The copowers at copower seem to me to be the wrong generality, and I want to look at something in CWM tomorrow. Then I think that I can write down a definition of what I mean, and we can see what it’s really called.
In thinking about familial regularity and exactness, I realized that what I really want out of a “regular family of cardinalities” in that context is that
Classically, this implies it is either the set of cardinal numbers less than some infinite regular cardinal, or 2={0,1}, or the set {1} which is not even down-closed. So at least for that application, I agree that 2 should be a regular cardinal, but 0 and 1 should not be—but I also want to include the non-cardinal set {1}.
I’ve thought about $\{1\}$ as well.
So mine is a strong list of conditions for a regular cardinal (thought of as a set of cardinals which a priori might not itself be a cardinal, even classically):
While yours is a weak list of conditions which happen to imply my list (at least classically) if the regular cardinal is infinite.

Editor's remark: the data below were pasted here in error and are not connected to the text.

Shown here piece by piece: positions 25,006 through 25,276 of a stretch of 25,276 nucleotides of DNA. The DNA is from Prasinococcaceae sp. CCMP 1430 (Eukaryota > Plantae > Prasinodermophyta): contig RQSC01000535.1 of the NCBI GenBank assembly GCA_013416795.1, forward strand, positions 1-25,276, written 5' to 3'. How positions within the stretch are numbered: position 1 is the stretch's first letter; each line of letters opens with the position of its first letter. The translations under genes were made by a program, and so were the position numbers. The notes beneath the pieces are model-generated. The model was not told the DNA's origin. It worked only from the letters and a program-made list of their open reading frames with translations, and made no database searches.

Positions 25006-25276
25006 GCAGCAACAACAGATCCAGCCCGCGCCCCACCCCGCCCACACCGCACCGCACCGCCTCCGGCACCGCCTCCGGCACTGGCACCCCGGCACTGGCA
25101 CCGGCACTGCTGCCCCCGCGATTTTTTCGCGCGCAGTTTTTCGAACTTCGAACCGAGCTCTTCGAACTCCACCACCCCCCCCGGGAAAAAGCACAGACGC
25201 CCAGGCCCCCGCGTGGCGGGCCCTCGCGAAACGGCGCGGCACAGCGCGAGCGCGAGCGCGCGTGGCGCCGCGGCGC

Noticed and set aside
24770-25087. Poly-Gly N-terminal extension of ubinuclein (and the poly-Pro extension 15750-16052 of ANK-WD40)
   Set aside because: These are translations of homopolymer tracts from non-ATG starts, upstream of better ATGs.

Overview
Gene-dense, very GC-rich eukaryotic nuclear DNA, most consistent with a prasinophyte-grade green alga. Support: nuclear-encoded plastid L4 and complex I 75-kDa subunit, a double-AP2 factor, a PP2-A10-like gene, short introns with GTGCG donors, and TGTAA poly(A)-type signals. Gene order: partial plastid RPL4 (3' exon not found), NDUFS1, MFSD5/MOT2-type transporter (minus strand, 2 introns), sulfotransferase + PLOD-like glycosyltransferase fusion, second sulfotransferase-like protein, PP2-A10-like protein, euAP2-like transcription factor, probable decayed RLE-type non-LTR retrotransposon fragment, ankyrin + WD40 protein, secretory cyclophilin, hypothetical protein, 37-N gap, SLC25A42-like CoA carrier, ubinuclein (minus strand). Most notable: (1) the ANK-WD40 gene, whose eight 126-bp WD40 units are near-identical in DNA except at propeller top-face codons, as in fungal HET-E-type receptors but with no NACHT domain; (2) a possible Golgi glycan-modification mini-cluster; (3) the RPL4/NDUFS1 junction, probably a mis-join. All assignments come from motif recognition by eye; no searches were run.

Your list has the good point that it’s actually motivated by a specific example.
I added a paragraph about my list to regular cardinal.
I’m still wondering what a “nullary copower” is, by the way.
@ Mike #16:
Your paragraph is less abstract, so I moved it higher up. I also put in a bit about $\{1\}$ (in the weak foundations bit, since you only recognise it as a possibility when you’re thinking along those lines, at least at first).
@ Mike #17:
Ah, yes, I should figure that out (and then we can figure out what to call it).
Should “if we require only clauses (1&2), then 2 is a regular cardinal” be clauses (1&3)?
It should be (1&4). I’ve fixed it.
PS: Please see this new thread.
In Categories Work (2nd ed, p 64), Mac Lane defines the copower $X \cdot b$ to be the coproduct $\coprod_{i\colon X} b$ of a set-indexed constant family of objects; this is a core-functorial (at least) operation $Set \times C \to C$. So if $C$ is $Set$, then this is a binary operation $Set \times Set \to Set$, which happens to be the cartesian product. This happens to have an identity (although really a left identity would be enough), which is the singleton; so this is the “nullary copower” in $Set$.